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New technology leads to growing polarisation in the labour market

New technology leads to growing polarisation in the labour market

| Text and photo: Gunhild Wallin

Skilled jobs are on the rise both in the Nordic countries and elsewhere in the OECD, while routine jobs disappear. The challenge now is to help more people to develop their skills and to expand social security support to include those without permanent employment.

“We’re unlikely to see massive unemployment caused by technological development. However, many jobs will change and adapting to this can be hard,” Stijn Broecke from the OECD recently told a seminar on the future of work, organised by the Swedish Ministry of Employment.

Stijn Broecke is an economist and one of the lead authors of this year’s OECD Employment Outlook. Some of the questions the report deals with include: how many jobs will be created and how many will be lost due to new technology? How common are the so-called atypical jobs, which are often found in the platform economy, and do workers in these jobs benefit from social security systems? 

Similar issues are highly relevant for the Nordic countries too. A three-year-long research project financed by the Nordic Council of Ministers began in 2018, looking at future labour markets and the impact of technological developments. Some 30 researchers from all of the Nordic countries are working on seven different strands, and number two focuses on digitalisation and automation and the opportunities and challenges this brings to the Nordic model.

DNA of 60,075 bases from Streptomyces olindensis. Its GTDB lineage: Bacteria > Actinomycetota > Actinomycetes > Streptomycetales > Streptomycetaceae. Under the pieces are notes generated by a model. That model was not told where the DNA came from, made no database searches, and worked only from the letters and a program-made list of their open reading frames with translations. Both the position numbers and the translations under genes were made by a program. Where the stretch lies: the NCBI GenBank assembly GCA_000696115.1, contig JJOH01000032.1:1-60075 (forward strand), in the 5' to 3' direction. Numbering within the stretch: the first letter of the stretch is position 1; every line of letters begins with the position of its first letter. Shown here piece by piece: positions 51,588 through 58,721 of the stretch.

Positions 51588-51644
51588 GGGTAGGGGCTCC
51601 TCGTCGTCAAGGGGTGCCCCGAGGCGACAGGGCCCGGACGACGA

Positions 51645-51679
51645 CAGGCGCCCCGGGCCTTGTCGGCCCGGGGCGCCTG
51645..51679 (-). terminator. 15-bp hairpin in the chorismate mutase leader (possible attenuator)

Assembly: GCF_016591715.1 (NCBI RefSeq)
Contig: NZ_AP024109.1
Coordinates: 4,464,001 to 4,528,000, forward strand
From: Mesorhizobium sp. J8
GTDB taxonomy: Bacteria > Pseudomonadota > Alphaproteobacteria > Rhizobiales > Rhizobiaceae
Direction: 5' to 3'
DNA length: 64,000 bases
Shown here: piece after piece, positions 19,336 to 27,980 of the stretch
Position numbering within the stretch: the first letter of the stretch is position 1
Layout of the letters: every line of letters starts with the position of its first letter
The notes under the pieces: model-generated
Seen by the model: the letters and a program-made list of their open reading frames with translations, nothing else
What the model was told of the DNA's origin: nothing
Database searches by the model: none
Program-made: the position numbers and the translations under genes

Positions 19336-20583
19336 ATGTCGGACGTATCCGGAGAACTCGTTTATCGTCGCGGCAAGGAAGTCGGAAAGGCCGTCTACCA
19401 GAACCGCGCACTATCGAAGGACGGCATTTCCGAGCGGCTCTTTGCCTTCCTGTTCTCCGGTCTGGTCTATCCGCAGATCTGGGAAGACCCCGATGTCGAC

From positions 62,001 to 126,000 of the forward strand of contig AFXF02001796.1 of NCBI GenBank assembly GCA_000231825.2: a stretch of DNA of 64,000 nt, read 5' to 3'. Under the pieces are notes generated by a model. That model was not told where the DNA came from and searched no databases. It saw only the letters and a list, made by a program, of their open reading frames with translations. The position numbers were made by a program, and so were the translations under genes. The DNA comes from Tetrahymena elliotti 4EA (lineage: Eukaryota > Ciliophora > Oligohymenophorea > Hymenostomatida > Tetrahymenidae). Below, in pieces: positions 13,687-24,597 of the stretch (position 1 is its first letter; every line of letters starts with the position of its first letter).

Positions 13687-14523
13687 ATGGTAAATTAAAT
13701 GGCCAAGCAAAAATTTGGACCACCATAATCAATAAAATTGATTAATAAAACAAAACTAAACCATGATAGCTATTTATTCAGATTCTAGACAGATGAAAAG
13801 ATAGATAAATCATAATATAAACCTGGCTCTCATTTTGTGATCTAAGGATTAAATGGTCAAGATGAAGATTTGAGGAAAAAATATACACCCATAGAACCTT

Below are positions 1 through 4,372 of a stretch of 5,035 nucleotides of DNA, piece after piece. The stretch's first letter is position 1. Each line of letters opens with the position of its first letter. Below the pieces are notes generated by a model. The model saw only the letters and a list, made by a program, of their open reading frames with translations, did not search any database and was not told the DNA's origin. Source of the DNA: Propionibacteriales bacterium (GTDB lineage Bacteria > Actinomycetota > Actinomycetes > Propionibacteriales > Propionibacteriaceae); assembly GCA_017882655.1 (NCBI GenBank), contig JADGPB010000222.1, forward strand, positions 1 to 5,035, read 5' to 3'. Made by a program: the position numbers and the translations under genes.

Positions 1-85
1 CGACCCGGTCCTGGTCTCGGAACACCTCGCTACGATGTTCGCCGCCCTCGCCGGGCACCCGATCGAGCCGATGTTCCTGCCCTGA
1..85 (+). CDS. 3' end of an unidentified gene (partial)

Tomas Berglund

More high-skilled jobs 

Professor Tomas Berglund from the Department of Sociology and Work Science at the University of Gothenburg is one of the researchers on the Nordic research programme. He is also part of a five-year-long research project on challenges and polarisation in the Swedish labour market, financed by the Swedish Research Council for Health, Working Life and Welfare – Forte. He spoke at the seminar on 26 August during the debate on ”Digitalisation at work: towards polarisation or upgrading”. 

“We see an upgrading of the workforce, with more high-skilled jobs. New technology replaces routine tasks, as well as person-centred jobs,” said Tomas Berglund.

The researchers have been studying changes to the labour market between 2000 and 2015, looking at the average wage for full-time work and dividing it into five parts – quintiles. By following developments year on year, they have been able to study workforce movements in the labour market.